Tax Appeals – Recent Cases and How They Can Affect Communities

John Lloyd

The NJMMA Spring Conference ended with a deep dive into recent court decisions regarding taxes for municipalities and what those decisions may mean for administrators and their municipalities. John Lloyd, a member of CSG law’s Real Estate, Development, Land Use and Tax Groups; Martin Allen, the chair of DiFrancesco Bateman’s Real Estate Taxation Department; Michele Hovan, Borough Administrator for Hopewell Township; and Joseph Tauriello, a principal trial counsel in corporate, municipal court, local government, employment, real estate and estate matters, gathered to give their expert views.

“Tax PILOTS, incentives and abatements are in the middle of a political battle,” Lloyd said, “but they still remain very important.” According to Lloyd, municipalities and their administrators are the ones in the trenches, working to maximize their funding for their important programs. “While these PILOTS and other incentives may not be perfect, you don’t want to lose any tools that could potentially help,” he said. 

Allen spoke to the recent tax court decision on Morristown Hospital. In the New Jersey state constitution, exemptions have to be given uniformly and those exempt organizations shall not operate for profit. This is in contrast with hospitals in New Jersey, and a judge recently ruled that Morristown Hospital is taxable under property tax laws. This will undoubtedly have far-reaching effects across the state. This case remains in the appeal process, but the courts have ruled that the municipality is not entitled to back taxes.

With the current precedent on exemption cases, taxes do not have to be paid until the appeal process is over. As a result, formerly exempt organizations are using appeals to delay payment. “Keep pushing the ball forward and be aggressive,” Allen said. “Don’t let them delay it forever.”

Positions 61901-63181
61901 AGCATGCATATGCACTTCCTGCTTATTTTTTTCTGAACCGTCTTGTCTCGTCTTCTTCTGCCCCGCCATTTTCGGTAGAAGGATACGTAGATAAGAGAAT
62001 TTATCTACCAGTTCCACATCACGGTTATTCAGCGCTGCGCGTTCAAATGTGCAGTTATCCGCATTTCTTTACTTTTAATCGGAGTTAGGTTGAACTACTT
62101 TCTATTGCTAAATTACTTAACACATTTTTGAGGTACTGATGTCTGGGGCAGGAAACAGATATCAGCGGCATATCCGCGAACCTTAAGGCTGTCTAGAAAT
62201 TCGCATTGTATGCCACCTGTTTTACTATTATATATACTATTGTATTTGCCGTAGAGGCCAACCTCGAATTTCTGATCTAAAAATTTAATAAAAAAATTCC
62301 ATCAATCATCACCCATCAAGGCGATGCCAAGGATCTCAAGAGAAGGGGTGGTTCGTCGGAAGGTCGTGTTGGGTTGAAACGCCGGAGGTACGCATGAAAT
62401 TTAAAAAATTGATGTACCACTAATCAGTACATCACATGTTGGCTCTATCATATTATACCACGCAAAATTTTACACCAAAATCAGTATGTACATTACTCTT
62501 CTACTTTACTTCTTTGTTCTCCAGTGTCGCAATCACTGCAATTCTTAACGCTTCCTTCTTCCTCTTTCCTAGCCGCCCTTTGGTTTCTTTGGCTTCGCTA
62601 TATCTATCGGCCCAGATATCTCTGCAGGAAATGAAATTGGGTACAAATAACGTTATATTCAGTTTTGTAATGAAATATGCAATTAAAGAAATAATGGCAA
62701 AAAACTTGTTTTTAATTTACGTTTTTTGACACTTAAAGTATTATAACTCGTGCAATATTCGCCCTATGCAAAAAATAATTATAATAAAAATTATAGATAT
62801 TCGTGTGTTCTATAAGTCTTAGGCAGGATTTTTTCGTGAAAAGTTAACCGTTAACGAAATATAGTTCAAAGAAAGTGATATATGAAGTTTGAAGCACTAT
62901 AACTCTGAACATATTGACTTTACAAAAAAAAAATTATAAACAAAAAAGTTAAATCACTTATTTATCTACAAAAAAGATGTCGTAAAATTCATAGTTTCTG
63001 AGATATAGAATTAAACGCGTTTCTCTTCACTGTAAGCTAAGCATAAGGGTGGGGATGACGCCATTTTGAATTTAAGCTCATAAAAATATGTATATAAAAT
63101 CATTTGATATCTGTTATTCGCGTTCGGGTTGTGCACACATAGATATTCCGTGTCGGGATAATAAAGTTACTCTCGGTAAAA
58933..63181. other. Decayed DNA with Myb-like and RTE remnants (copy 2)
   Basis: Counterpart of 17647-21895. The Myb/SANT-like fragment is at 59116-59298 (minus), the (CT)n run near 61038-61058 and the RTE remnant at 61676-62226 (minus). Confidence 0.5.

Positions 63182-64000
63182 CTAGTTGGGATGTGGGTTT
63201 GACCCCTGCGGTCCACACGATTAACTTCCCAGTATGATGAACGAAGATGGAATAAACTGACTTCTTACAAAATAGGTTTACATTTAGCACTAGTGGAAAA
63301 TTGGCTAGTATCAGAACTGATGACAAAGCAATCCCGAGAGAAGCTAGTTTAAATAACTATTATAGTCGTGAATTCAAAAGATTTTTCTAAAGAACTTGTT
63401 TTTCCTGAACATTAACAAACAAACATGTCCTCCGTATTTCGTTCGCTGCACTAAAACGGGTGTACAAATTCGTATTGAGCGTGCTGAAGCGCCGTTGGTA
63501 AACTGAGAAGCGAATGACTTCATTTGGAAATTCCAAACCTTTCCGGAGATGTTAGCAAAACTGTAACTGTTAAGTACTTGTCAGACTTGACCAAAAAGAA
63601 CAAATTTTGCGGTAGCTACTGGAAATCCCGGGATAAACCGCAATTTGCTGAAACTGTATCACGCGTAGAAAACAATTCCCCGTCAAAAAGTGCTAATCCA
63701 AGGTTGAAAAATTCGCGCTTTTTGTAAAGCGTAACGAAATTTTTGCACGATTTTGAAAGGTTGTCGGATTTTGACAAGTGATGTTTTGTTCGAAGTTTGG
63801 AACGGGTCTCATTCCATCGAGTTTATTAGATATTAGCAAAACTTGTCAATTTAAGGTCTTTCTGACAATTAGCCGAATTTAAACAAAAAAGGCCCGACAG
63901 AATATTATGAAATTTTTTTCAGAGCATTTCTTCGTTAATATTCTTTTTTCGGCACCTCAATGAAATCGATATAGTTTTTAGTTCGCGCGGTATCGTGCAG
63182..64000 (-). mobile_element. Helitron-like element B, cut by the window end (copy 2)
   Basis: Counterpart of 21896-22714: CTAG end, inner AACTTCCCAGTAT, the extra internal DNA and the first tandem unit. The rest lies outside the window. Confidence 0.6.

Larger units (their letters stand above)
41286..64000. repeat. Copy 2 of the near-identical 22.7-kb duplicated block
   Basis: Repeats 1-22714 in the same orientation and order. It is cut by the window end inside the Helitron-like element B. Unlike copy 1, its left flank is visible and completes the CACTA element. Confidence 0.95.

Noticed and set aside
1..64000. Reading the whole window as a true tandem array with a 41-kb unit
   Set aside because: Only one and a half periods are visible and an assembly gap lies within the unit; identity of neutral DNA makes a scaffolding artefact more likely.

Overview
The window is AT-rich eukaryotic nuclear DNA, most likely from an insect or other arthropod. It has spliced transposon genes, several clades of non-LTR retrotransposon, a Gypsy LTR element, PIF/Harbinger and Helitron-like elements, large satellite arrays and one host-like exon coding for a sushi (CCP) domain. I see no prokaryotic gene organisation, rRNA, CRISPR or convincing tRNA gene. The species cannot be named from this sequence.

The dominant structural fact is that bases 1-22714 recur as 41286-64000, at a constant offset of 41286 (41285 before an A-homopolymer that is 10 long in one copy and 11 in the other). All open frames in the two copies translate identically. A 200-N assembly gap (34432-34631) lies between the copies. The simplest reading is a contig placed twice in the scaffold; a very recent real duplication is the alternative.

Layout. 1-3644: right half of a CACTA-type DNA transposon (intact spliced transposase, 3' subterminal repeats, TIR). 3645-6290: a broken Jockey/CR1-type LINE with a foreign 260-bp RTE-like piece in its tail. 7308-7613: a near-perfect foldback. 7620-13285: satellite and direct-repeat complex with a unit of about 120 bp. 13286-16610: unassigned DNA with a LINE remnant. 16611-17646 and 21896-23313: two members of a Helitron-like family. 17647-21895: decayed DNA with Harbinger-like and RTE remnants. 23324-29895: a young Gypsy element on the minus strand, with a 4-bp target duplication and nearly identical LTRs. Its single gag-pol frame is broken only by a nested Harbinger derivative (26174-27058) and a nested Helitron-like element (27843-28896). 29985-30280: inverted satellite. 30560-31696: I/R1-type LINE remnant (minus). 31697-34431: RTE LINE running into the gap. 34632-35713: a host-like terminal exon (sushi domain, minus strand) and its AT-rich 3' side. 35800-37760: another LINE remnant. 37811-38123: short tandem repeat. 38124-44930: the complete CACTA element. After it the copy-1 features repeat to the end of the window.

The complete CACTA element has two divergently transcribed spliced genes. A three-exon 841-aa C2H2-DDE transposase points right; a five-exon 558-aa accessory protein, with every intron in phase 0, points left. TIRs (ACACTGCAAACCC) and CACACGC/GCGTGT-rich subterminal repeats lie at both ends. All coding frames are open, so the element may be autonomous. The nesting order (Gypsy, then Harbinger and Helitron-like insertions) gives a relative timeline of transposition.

Another caveat that Allen provided in this regard is a proposed hospital bed tax, currently on the floor of the New Jersey Assembly, which is even worse than one that had been previously proposed. If passed, a hospital bed tax would not be ideal for municipalities because it could not be tightly audited.

Hovan discussed Hopewell’s current litigation with Verizon, where Verizon came to the township saying that they no longer needed to pay business or property taxes on the basis that they were no longer the main telecommunications provider in the area. The township filed an appeal and fought back at Verizon, arguing that they were clearly the main provider in the region. “Ten years and quite the challenge later,” Hovan said, “we’ve won the case and it’s now under appeal.” Principle was a driving force for the township fighting back, as local governments cannot allow the large companies in town to push them around.

Tauriello has been the attorney working on behalf of Hopewell in these proceedings. His philosophy was to make this case as simple as possible, and to make it clear that Verizon should not be receiving any special treatment. Through litigation, Hopewell focused on Verizon’s service agreements to show that they do constitute a majority of the telecommunications across the local exchange and ultimately, Verizon’s own internal documents contradicted their arguments in court.

“Legal briefs are due in June for Verizon’s appeal and we will see what is next,” Tauriello said. But, he doesn’t see any issues with the original case and expects the appeal process to be wrapped up rather efficiently.